Modern Rustic Cedar Chest

Victoria Kay Allison
by Victoria Kay Allison
3 Materials
6 Hours
I transformed an old, out-of-date cedar chest into a contemporary piece of furniture fit for the bedroom or entry way! This is an easy project utilizing wood lathe strips, stain, and new fabric.
The before and after! It all starts with a vision.
I picked up the chest from a local seller who had listed it for $40. I thought this was a great price for solid aromatic cedar and the sheer size of this thing. Where to start? Demo time. No regrets in the old, musty fabric smell going away forever. This chest must have been in storage somewhere for sometime.
There are some safety issues with the Lane Cedar Chest. I will fix those issues in the make-over. The lock will be removed and the the lid weight mitigated. It weighs in at 37 lbs! There are product recalls for the lock issue. Not sure about lid weight but it makes me uncomfortable thinking a child might pinch fingers or worse. So, I will fix it.
I removed the old fabric, lock, and decorative wood. I kept the main structure of the box in tact. The interior is lined with aromatic cedar. Very nice! This also adds the benefit of keeping moths at bay.
I stained lathe strips with a Minwax classic gray stain. The bottom trim and lid were stained with General Finishes Java gel stain. I protected the entire case with several coats of polyurethane.
The interior tray was removed so that I could instead install two gas pistons on each side. This helped reduce the lifting weight considerably. I could have used lid-stay torsion hinges instead in order to keep the tray. However, these are expensive (around $22 / hinge) and I would need like 6 to accommodate the inch-pound weight factor which was ridiculous.( you can find a helpful guide at Rockler Woodworking and Hardware for these types of hinges if you decide to go this route.) The lid weighs 37 lbs!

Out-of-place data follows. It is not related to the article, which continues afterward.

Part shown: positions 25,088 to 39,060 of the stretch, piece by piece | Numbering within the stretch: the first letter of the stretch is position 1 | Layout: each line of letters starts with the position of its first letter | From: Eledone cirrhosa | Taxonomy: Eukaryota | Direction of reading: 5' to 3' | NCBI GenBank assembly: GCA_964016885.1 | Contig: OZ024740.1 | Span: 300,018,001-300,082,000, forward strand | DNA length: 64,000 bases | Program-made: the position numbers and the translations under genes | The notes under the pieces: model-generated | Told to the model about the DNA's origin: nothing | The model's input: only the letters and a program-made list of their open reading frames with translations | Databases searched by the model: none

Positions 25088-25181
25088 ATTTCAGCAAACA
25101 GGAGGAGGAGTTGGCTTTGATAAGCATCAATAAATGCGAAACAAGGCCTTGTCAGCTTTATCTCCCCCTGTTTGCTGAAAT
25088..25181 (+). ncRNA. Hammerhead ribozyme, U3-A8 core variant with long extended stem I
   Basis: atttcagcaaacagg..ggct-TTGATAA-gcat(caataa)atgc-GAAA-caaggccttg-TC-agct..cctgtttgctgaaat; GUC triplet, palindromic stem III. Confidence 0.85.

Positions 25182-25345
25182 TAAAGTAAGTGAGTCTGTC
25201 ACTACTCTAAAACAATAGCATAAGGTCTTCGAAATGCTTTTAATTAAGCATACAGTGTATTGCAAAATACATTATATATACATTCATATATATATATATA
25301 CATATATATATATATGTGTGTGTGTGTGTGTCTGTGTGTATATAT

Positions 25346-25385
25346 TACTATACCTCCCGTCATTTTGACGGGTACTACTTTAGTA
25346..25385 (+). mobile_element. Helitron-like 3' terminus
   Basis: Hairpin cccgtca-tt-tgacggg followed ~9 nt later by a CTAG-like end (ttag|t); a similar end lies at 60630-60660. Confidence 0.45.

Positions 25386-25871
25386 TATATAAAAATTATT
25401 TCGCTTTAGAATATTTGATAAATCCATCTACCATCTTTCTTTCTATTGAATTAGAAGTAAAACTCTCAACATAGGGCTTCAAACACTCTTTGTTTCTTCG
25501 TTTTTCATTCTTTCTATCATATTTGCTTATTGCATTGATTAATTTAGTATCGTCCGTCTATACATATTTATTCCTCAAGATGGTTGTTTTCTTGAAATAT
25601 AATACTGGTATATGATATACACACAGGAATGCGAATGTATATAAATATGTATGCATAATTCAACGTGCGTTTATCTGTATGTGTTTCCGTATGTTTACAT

I had some extra aluminum angle in the shop from another project. I cut 4 pieces to size. This can be done on a miter saw with a metal blade or by hand with a metal hand saw. I sanded with a random orbit sander to create a "fuzzy" swirl pattern that looked cool instead of a mirror finish.
I found some chenille fabric at Joann's in the sale bin. I was able to redo the top for about $10.
I used pan head screws to attach the aluminum corners.
Polyurethane will help reduce dust sticking on the rough wood.
You can see the tray has been removed and the gas pistons on each side in place. I found these on Amazon for about $11 for 4.
On to the next project! Until next time...

Best, Victoria
Suggested materials:
  • Lathe strips   (Home Depot)
  • General Finishes Java gel stain   (Woodcraft)
  • Aluminum   (Home Depot)
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